The Innocents Abroad: The New Pilgrims' Progress

The Innocents Abroad: The New Pilgrims' Progress

by Mark Twain
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Overview

The Innocents Abroad: The New Pilgrims' Progress by Mark Twain

The Innocents Abroad

The New Pilgrims' Progress

Mark Twain

The Innocents Abroad, or The New Pilgrims' Progress is a travel book by American author Mark Twain published in 1869 which humorously chronicles what Twain called his "Great Pleasure Excursion" on board the chartered vessel Quaker City (formerly USS Quaker City) through Europe and the Holy Land with a group of American travelers in 1867. It was the best-selling of Twain's works during his lifetime, as well as being one of the best-selling travel books of all time.

This book is a record of a pleasure trip. If it were a record of a solemn scientific expedition, it would have about it that gravity, that profundity, and that impressive incomprehensibility which are so proper to works of that kind, and withal so attractive. Yet notwithstanding it is only a record of a pic-nic, it has a purpose, which is to suggest to the reader how he would be likely to see Europe and the East if he looked at them with his own eyes instead of the eyes of those who traveled in those countries before him. I make small pretense of showing anyone how he ought to look at objects of interest beyond the sea — other books do that, and therefore, even if I were competent to do it, there is no need.

I offer no apologies for any departures from the usual style of travel-writing that may be charged against me — for I think I have seen with impartial eyes, and I am sure I have written at least honestly, whether wisely or not.

In this volume I have used portions of letters which I wrote for the Daily Alta California, of San Francisco, the proprietors of that journal having waived their rights and given me the necessary permission. I have also inserted portions of several letters written for the New York Tribune and the New York Herald.

The Author.

San Francisco.

A major theme of the book, insofar as a book can have a theme when assembled and revised from the newspaper columns Twain sent back to America as the journey progressed, is that of the conflict between history and the modern world; the narrator continually encounters petty profiteering and trivializations of history as he journeys, as well as a strange emphasis placed on particular past events, and is either outraged, puzzled, or bored by the encounter. One example can be found in the sequence during which the boat has stopped at Gibraltar. On shore, the narrator encounters seemingly dozens of people intent on regaling him, and everyone else, with a bland and pointless anecdote concerning how a particular hill nearby acquired its name, heedless of the fact that the anecdote is, indeed, bland, pointless, and entirely too repetitive. Another example may be found in the discussion of the story of Abelard and Heloise, where the skeptical American deconstructs the story and comes to the conclusion that far too much fuss has been made about the two lovers. Only when the ship reaches areas of the world that do not exploit for profit or bore passers-by with inexplicable interest in their history, such as the passage dealing with the ship's time at the Canary Islands, is this attitude not found in the text.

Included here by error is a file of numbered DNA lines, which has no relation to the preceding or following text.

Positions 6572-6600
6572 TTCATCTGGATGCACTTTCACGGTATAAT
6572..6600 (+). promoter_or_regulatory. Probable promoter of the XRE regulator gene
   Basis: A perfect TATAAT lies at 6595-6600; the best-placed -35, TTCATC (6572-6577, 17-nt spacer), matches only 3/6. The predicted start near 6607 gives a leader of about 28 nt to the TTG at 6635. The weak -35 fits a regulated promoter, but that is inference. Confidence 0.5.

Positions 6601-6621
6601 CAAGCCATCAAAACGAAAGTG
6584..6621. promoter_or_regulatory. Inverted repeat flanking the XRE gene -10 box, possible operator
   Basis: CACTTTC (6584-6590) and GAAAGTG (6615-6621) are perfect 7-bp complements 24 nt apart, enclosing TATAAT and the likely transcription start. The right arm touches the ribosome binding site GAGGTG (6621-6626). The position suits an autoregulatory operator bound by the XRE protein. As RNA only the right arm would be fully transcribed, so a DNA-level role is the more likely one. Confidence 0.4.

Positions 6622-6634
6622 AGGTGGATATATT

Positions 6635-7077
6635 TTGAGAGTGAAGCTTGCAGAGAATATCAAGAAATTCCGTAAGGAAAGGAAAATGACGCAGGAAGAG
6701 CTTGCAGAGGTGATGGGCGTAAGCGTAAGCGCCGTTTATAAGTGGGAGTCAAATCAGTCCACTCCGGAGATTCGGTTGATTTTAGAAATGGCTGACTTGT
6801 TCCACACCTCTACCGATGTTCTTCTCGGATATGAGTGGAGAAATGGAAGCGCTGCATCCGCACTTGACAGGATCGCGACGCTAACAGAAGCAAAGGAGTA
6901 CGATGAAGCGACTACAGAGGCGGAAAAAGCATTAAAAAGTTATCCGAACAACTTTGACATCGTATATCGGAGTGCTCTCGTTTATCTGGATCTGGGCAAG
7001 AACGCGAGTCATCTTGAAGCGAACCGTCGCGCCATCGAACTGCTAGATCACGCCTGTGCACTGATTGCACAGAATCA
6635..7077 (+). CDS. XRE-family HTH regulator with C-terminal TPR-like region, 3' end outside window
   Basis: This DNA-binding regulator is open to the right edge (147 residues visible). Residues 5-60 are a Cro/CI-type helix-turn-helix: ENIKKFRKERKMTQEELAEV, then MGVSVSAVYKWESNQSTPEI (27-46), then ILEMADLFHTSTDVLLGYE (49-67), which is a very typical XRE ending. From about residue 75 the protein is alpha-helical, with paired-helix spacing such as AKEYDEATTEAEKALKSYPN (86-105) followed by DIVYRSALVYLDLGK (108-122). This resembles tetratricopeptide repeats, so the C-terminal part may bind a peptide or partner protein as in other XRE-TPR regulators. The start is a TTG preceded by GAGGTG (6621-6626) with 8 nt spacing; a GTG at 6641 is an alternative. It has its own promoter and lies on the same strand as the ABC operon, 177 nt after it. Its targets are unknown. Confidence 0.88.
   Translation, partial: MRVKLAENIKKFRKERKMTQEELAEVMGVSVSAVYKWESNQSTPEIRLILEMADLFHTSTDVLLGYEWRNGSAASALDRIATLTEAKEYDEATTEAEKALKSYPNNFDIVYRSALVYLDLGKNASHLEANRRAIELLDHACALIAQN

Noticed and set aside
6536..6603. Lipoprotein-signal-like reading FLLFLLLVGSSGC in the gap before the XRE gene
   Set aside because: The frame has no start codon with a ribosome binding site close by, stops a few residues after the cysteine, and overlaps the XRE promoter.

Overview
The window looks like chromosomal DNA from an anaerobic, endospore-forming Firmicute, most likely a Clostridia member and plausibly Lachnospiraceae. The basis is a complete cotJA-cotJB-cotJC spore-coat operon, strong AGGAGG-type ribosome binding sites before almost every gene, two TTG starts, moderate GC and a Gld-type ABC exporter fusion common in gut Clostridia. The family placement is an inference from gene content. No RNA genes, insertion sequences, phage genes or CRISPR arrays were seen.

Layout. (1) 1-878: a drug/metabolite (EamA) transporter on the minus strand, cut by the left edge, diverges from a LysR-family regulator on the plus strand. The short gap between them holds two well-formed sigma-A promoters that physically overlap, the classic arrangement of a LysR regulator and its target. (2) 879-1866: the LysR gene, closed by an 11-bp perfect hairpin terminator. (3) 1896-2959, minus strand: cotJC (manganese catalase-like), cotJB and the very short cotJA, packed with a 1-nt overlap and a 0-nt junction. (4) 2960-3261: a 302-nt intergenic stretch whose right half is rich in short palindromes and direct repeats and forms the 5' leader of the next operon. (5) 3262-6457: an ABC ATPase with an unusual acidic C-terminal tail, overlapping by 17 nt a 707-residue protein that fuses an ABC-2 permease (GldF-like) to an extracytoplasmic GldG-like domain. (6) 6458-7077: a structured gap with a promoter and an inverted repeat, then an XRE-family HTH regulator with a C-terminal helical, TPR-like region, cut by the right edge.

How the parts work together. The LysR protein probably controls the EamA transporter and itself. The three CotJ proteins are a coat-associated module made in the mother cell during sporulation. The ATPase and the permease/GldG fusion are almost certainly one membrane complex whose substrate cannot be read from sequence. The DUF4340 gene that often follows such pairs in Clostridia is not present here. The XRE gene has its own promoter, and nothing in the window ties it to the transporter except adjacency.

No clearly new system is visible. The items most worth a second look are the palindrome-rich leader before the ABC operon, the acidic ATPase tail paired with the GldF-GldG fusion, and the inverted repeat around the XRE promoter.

This reaction to those who profit from the past is found, in an equivocal and unsure balance with reverence, in the section of the book that deals with the ship's company's experiences in the Holy Land. The narrator reacts here, not only to the exploitation of the past and the unreasoning (to the American eye of the time) adherence to old ways, but also to the profanation of religious history. Many of his illusions are shattered, including his discovery that the nations described in the Old Testament could easily fit inside many American states and counties, and that the "kings" of those nations might very well have ruled over fewer people .......

Product Details

ISBN-13: 9781523295845
Publisher: CreateSpace Publishing
Publication date: 01/07/2016
Pages: 234
Sales rank: 1,202,241
Product dimensions: 8.50(w) x 11.00(h) x 0.49(d)

About the Author

Samuel Langhorne Clemens (1835-1910), best known by his pen name Mark Twain, was an author and humorist noted for the novels The Adventures of Huckleberry Finn (which has been called "The Great American Novel") and The Adventures of Tom Sawyer, among many other books. Twain was raised in Hannibal, Missouri, which later provided the setting for Tom Sawyer and Huckleberry Finn, and he spent time as a riverboat pilot on the Mississippi River before finding fame as a writer.

Date of Birth:

November 30, 1835

Date of Death:

April 21, 1910

Place of Birth:

Florida, Missouri

Place of Death:

Redding, Connecticut

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The Innocents Abroad 4 out of 5 based on 0 ratings. 21 reviews.
Anonymous More than 1 year ago
So much fun! A great read by an obviously entertaining & well-traveled author. Even if you think you've read it in the past I recommend you pick it up again!
val1009 More than 1 year ago
My favorite Mark Twain . .. Hilariously laugh out loud funny!
Anonymous 14 days ago
C
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Anonymous More than 1 year ago
This is an OCR'd book, with a scattering of typos and garbled sentences. Those are bearable, and it's almost amusing to figure out what's actually intended. BUT the book is INCOMPLETE - it just ends roughly half way through. Unacceptable.
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